Plutella xylostella caterpillars also influenced plant defense responses when feeding simultaneously with aphids. Caterpillar feeding affected aphid-induced defenses which had negative consequences for aphid performance. Induction of both ET- and JA-mediated defense responses is required for this interference. Moreover, aphid density also played an important role in the modulation by P. xylostella of aphid-induced defenses: P. xylostella caterpillars induced changes in levels of JA and its biologically active from, JA-Ile, only when feeding simultaneously with aphids at a high density.

    To study the overall effect of dual herbivory on induced plant defenses, not only interference with induced direct defense, but also with induced indirect defenses was addressed in A. thaliana. We found a significant preference of the aphid parasitoid Diaeretiella rapae for volatiles from aphid-infested A. thaliana wild-type plants and ein2-1 (ET-insensitive) mutants. Interestingly, simultaneous feeding by P. xylostella caterpillars on wild-type plants increased D. rapae’s preference for odors from aphid-infested plants. However, upon disruption of the ET-signaling pathway, D. rapae did not distinguish between ein2-1 mutants infested by aphids or by both aphids and caterpillars. This showed that intact ET signaling is needed for caterpillar modulation of the attraction of D. rapae parasitoids.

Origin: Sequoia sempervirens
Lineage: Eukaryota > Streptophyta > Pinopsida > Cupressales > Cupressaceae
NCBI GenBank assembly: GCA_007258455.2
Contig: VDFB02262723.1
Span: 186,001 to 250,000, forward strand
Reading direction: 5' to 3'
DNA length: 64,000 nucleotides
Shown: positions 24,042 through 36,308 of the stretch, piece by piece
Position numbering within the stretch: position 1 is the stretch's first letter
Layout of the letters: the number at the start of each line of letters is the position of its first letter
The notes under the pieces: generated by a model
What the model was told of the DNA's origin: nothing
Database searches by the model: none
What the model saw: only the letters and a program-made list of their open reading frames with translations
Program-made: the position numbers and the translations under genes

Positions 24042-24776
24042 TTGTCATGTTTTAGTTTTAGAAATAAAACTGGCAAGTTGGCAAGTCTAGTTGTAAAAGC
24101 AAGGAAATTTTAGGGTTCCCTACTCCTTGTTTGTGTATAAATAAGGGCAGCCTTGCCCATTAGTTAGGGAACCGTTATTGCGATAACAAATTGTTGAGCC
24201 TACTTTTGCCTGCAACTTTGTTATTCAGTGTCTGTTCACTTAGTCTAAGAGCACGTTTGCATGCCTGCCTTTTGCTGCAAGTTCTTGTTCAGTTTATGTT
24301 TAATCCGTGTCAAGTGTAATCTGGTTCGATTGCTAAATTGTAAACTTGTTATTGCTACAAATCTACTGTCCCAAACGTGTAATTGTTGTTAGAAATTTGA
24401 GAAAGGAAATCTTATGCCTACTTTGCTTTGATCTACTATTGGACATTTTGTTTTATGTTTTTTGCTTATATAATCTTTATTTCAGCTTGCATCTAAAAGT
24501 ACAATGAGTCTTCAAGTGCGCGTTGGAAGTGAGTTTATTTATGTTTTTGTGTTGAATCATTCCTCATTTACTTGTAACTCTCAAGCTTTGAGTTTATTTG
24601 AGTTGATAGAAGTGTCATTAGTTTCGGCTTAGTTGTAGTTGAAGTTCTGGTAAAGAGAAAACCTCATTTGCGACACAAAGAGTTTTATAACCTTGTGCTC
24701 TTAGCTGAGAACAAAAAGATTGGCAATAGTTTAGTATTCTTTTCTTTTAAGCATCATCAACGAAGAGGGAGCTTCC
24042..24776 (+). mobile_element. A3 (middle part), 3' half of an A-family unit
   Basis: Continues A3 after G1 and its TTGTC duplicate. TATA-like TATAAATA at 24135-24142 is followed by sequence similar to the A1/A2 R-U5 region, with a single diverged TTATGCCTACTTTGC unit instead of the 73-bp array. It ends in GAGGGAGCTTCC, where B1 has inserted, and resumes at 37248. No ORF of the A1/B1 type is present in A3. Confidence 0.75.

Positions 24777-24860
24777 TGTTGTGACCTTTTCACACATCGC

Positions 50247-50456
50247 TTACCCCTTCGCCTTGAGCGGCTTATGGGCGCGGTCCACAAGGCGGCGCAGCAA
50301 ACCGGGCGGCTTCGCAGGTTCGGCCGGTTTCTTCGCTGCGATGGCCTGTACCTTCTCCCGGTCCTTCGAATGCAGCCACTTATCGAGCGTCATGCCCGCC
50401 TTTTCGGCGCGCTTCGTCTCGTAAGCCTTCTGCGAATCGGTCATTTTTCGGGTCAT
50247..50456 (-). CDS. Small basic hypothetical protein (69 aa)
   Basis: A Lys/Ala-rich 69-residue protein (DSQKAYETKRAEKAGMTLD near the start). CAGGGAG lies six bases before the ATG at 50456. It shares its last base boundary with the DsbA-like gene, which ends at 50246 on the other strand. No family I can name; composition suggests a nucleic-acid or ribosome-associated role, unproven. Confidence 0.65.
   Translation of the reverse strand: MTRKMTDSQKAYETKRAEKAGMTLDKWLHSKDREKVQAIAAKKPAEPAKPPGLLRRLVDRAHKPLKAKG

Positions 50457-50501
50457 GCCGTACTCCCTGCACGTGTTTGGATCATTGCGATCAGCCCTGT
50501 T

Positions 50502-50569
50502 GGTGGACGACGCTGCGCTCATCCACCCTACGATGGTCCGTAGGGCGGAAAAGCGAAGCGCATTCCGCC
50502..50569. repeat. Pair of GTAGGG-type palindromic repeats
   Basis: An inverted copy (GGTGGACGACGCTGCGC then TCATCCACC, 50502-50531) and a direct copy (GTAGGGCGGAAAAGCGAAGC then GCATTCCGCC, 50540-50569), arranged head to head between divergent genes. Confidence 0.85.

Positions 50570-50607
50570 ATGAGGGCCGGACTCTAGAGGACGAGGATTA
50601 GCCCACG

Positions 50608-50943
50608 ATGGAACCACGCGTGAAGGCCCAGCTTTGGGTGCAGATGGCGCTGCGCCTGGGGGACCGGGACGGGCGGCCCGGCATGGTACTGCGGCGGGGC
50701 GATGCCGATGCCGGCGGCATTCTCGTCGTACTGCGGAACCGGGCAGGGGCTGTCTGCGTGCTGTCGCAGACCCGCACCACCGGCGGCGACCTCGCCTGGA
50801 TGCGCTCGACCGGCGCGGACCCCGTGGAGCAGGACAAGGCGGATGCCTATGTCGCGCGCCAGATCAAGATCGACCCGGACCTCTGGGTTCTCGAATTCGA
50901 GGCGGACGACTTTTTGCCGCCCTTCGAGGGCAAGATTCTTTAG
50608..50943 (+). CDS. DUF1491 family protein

On the other hand, attraction of the caterpillar parasitoid Diadegma semiclausum to volatiles emitted by A. thaliana plants simultaneously infested by caterpillars and aphids was influenced by the density of the feeding aphids. Biosynthesis and emission of the terpene (E,E)-α-farnesene could be linked to the observed preference of D. semiclausum parasitoids for the HIPV blend emitted by plants dually infested by caterpillars and aphids at a high density, compared to dually infested plants with a low aphid density.